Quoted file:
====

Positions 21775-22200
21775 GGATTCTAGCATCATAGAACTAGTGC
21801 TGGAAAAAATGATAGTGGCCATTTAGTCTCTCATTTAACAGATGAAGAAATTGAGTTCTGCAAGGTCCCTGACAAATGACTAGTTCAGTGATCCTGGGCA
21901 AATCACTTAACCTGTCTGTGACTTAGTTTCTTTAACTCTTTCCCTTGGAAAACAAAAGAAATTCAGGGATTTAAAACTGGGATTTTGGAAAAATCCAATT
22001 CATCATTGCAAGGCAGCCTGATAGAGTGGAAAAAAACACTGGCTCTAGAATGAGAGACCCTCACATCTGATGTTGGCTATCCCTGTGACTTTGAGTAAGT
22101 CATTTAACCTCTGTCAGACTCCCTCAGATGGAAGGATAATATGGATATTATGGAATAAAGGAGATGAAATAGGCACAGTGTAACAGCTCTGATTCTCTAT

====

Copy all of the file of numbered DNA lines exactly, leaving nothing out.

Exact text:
Positions 21775-22200
21775 GGATTCTAGCATCATAGAACTAGTGC
21801 TGGAAAAAATGATAGTGGCCATTTAGTCTCTCATTTAACAGATGAAGAAATTGAGTTCTGCAAGGTCCCTGACAAATGACTAGTTCAGTGATCCTGGGCA
21901 AATCACTTAACCTGTCTGTGACTTAGTTTCTTTAACTCTTTCCCTTGGAAAACAAAAGAAATTCAGGGATTTAAAACTGGGATTTTGGAAAAATCCAATT
22001 CATCATTGCAAGGCAGCCTGATAGAGTGGAAAAAAACACTGGCTCTAGAATGAGAGACCCTCACATCTGATGTTGGCTATCCCTGTGACTTTGAGTAAGT
22101 CATTTAACCTCTGTCAGACTCCCTCAGATGGAAGGATAATATGGATATTATGGAATAAAGGAGATGAAATAGGCACAGTGTAACAGCTCTGATTCTCTAT